With the news of Heath Bell signing with Miami for 3 years/$27 million, some Phillies fans who were unhappy with Jonathan Papelbon's 4 year/$50 million contract are likely going to be wildly upset about the huge difference between the contract values. And it's understandable; the last time a reliever was paid $12.5 million a year, he blew 11 saves in one season and then spent half of the next two on the DL. But, is the gap between the two contracts (and more specifically their AAVs) as wide as we think? A little research shows that it might not be as off-the-wall as it initially appears...
Over the course of their careers, Bell and Papelbon have shown themselves to be two very different pitchers. Papelbon is a prototypical hard-throwing, high-strikeout flyball pitcher who relies mostly on a 4-seam fastball which he complements with an excellent splitter and the occasional slider. Bell is more of a groundball pitcher but still has solid strikeout numbers who also relies on a 4-seamer but complements it with a solid curveball and (very rarely) straight change-up. However, in spite of these differences, both pitchers have been close to equally effective over the last few seasons. Papelbon, who's been dominant since his rookie season, has saved 219 games and posted 14.7 fWAR since 2006. Bell was a little bit slower to develop as a reliever with the Mets, but he found himself after being traded to the Padres, and since he took over the closer role in Trevor Hoffman's stead, he's been one of the most dominant closers in the game, saving 132 games and posting 4.9 fWAR from 2009-2011. Both Bell and Papelbon have also proven to be successful pitchers with regards to all their periphery stats, with the two of them sporting career xFIPs of 3.20 and 3.09 respectively.
When you look at the overall career numbers, it certainly seems like the Marlins made the deal of the century with Bell, who put up a 2.44 ERA and 43/48 SVO in 62.2 IP, compared to the contract the Phillies gave Papelbon. However, if Bell puts up peripheral stats similar to 2011 next year, you can bet that he will not be as successful as he was this past season. This year was arguably Bell's worst year as a pitcher since his trade to the Padres, and certainly his worst season as a closer. The season saw him post below-average figures in K/9 (7.32 vs. career 9.22), GB% (43.3% vs. career 48.3%), FB% (35.4% vs. career 31.8%), and BABIP (.261 vs. career .301). His xFIP for the year was 3.67, noticeably higher than his marks of 2.97 and 2.98 in the previous two years as closer. Papelbon, on the other hand, had one of his best years as a pitcher in 2011. Even though his ERA was higher than Bell's at 2.94, and he only saved 31/34 games in 63 IP, he posted his second highest K/9 rate (12.17 vs. career 10.67), his second lowest BB/9 (1.40 vs. career 2.41) and HR/9 (.42 vs. career .65), all while sporting a BABIP of .309, well above his career mark of .275. His xFIP on the season was a miniscule 2.16, much lower than his career 3.09 mark.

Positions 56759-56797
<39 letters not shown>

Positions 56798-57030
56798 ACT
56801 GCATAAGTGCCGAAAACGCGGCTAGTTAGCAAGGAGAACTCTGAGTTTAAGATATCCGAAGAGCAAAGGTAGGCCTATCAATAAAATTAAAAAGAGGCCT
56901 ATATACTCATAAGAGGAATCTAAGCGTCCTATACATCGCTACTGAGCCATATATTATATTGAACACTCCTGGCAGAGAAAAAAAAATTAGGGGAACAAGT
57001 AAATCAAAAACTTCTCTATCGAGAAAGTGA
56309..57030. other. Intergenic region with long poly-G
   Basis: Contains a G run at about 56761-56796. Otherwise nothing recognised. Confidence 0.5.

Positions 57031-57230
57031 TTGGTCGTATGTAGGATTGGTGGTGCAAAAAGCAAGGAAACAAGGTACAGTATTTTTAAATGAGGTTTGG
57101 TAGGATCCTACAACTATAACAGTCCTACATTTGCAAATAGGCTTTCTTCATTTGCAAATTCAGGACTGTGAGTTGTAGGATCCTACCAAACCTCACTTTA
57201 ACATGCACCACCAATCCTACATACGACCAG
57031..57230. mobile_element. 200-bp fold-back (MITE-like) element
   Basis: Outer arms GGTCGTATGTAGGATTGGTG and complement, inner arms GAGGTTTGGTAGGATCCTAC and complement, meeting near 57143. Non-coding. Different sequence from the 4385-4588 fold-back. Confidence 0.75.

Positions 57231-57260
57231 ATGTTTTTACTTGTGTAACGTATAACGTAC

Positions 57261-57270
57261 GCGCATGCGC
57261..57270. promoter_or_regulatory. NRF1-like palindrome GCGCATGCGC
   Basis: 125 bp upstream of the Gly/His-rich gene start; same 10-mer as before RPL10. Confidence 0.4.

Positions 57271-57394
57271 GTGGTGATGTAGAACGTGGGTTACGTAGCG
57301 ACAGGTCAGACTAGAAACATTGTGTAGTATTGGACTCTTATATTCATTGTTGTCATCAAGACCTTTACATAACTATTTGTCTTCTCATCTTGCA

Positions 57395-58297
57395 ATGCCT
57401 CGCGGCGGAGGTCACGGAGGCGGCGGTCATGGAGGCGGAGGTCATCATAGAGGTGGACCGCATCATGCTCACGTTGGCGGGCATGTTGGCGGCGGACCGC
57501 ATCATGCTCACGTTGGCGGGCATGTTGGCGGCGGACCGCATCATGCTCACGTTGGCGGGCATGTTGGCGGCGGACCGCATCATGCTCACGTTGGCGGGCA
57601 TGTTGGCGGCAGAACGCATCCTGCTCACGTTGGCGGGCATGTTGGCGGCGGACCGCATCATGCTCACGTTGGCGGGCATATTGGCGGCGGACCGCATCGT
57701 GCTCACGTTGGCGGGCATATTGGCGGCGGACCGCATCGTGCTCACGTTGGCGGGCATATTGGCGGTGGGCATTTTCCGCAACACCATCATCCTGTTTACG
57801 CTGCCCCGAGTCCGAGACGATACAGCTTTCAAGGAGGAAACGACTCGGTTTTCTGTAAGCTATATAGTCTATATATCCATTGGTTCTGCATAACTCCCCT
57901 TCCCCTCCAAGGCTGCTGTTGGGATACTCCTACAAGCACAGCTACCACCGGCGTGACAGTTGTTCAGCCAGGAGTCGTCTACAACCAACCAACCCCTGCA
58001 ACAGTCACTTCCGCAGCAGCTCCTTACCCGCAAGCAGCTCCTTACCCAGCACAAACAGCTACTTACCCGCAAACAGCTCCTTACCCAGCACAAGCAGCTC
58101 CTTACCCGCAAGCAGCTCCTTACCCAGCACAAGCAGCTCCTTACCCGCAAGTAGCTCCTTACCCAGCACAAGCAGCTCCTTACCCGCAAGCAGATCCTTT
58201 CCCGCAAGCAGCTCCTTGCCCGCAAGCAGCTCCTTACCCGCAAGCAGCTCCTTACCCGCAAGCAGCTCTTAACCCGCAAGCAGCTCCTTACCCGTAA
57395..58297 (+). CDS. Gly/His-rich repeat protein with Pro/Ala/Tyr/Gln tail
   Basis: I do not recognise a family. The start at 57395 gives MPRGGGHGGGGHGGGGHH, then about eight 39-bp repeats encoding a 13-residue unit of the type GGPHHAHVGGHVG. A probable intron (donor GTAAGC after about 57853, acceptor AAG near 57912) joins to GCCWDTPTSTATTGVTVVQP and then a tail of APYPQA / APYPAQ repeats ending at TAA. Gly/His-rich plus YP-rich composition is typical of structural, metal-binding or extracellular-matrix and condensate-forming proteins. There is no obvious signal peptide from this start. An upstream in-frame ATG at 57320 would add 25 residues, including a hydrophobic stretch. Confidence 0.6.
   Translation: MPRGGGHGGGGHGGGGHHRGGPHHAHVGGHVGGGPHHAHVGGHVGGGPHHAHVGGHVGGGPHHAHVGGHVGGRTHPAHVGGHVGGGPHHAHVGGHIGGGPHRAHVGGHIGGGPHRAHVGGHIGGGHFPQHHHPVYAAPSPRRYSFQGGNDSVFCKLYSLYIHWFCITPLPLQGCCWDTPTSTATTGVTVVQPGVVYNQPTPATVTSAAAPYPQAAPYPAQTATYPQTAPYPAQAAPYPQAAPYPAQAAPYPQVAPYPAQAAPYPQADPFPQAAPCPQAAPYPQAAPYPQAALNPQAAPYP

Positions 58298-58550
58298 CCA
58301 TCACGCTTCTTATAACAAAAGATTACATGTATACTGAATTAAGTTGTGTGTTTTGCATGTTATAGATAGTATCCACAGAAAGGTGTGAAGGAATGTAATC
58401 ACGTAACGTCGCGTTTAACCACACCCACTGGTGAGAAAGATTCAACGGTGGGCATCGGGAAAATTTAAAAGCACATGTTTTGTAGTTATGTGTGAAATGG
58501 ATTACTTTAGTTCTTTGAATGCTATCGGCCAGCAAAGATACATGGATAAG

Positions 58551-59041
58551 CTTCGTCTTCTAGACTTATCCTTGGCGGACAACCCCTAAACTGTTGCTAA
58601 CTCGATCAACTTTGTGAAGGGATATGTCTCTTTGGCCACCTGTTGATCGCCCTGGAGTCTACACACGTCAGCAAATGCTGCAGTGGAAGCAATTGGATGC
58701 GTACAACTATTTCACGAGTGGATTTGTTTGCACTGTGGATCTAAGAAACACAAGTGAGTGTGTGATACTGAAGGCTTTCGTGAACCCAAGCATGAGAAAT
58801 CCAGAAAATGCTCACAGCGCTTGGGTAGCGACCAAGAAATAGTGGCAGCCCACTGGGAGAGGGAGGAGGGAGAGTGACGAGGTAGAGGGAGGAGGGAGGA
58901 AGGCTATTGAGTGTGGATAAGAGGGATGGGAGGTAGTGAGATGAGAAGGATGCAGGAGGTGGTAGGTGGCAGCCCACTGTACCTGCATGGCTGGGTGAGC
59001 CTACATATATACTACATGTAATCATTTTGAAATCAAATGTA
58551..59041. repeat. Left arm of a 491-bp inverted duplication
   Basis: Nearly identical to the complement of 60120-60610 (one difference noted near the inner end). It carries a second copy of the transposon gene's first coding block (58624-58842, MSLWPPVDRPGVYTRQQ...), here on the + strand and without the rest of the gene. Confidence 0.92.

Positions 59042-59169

Now none of this is to say that we paid the price we should have for Papelbon, because we certainly paid far more than any reliever short of number 42 should ever be paid. But, when you compare Papelbon to Bell, who is widely considered one of the best closers in the game right now, it appears that Papelbon is better suited to continue his run of success, at least over the next couple years. Of course, 2011 could be an aberration and we could see Papelbon and Bell regress to the mean in the coming season. But as it stands right now, Jonathan Papelbon is a much better pitcher than Heath Bell, making the large gap between Bell's contract and Papelbon's contract not quite as crazy as some of us want to make it out to be.